7 Reasons to Visit the Murray Region in NSW

It’s one of New South Wales’ most unique destinations, and our list of the top reasons to visit the Murray Region will have you booking a trip in no time!

When you pull up a list of the top places to visit in New South Wales, you can be forgiven for feeling a little overwhelmed of where to start.

From the deep gorges of the Blue Mountains to the turquoise seas around Lord Howe Island, the mining history at Broken Hill to the trendy adventure hotspot of Byron Bay, there’s something for everybody in Australia’s most populous state.

Having grown up just outside of Sydney, I’ve been lucky enough to travel around a lot of New South Wales, and the more I see, the more I fall in love it.

One region I’ve never really spent much time though is around the Murray Valley.

The Murray Region stretches along the border of NSW and Victoria, and I’ll be the first to admit I knew very little about it beyond being home to the Murray River, Australia’s longest river.

Over the years I’ve driven through the largest town in the area, Albury, many times, but that was as much as I had seen.

At the end of 2019, that all changed, and Alesha and I found ourselves exploring the region on a Murray River road trip for just under a week.

It didn’t take long to realise that this region was better than we ever could have anticipated.

Reasons To Visit The Murray Region
Seeing the beauty of the Murray Region is one of the best reasons to travel to the area!

Our Top Reasons to Visit the Murray Region

A road trip through the Murray River Region is well worth doing for anybody travelling by car around the east coast of Australia.

Being only a few hours from Melbourne, and a short distance to the Snowy Mountains with Albury being the regional hub, access to the Murray is remarkably easy.

And with so many fantastic things to see and do here, it’s sure to become one of the top spots to travel to in the country, once word gets out. The Murray River itself is a sight to see, and all the local businesses and national parks of the area makes it even more fascinating.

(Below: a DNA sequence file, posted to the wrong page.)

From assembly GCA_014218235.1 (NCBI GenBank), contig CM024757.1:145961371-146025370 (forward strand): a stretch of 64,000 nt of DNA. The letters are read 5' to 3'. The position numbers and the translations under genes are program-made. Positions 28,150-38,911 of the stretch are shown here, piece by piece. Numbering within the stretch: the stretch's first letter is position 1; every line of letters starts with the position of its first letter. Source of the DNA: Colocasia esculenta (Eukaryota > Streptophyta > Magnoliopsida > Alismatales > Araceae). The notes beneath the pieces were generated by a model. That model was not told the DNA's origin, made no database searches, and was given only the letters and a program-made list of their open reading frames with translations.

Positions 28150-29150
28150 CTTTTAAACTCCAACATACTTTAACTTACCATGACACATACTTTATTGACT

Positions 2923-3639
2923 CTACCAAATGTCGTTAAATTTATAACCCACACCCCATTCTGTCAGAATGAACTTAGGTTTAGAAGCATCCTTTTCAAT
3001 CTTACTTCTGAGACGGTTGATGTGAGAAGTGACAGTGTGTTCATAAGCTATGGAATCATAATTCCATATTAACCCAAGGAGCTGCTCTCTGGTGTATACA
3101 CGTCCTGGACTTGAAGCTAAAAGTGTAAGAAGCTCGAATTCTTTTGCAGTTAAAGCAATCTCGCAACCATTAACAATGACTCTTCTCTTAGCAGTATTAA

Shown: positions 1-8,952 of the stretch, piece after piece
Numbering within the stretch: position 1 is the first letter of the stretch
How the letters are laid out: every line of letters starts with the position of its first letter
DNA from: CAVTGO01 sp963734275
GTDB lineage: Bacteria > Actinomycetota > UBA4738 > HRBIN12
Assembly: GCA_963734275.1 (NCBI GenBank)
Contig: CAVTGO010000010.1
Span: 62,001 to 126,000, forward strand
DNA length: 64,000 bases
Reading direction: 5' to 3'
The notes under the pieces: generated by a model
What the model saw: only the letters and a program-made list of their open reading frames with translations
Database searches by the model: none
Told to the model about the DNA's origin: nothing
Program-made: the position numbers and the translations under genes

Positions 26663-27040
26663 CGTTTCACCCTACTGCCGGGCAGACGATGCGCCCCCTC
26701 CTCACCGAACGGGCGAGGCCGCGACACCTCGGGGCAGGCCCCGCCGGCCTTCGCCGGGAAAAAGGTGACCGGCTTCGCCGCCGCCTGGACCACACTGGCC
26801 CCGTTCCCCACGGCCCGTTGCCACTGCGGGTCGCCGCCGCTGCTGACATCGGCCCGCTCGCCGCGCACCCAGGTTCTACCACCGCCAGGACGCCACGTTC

If you’re looking for some inspiration on where to take your next road trip in New South Wales, here’s our list of the top reasons to visit the Murray Region!

1) Support the Growing Trend of Sustainable Small Businesses

If there’s one thing Aussies love, it’s an underdog. And in a world where big corporations are constantly threatening the livelihoods of local entrepreneurs, it’s little wonder that more and more people are choosing to support small business wherever possible.

When you travel through the Murray Region, you’ll notice that the number of multi-nationals begins to dwindle, and in their place, you’ll find a plethora of fantastic locally-owned businesses filling the void.

From restaurants to souvenir stores, tour operators to accommodation, local owners have proudly developed a string of businesses that are worth spending your tourist dollar at.

What sets many of these establishments apart from the larger companies is their commitment to sustainability and community, all while following their own dreams.

At the River Deck Cafe in Albury and Morrisons Winery in Moama, the head chefs choose to use local ingredients in almost all of their recipes, supporting farmers in the area rather than trying to cut costs.

Ros at Rich Glen Olive Estate turned her family home into a restaurant and natural beauty products store, welcoming hundreds of people a week to sample her delicious organic cuisine.

Josh at iWaterski turned his passion for being on the water into a business, and he now provides fantastic waterskiing and SUPing experiences along the Murray River.

There are countless stories like this throughout the Murray Region, and it’s the opportunity to meet these people and support them which makes a road trip around here so rewarding.

Rich Glen Olive Estate
The lovely Rich Glen Olive Estate in Yarrawonga, a great example of a sustainable local business in the Murray Region.

2) Wander Through Australia’s Stunning Native Bushland

Australia is best known for its picture-perfect coastline and the sprawling expanse of the Outback, and these are often the two drawcards that convince domestic and international tourists to tour the country.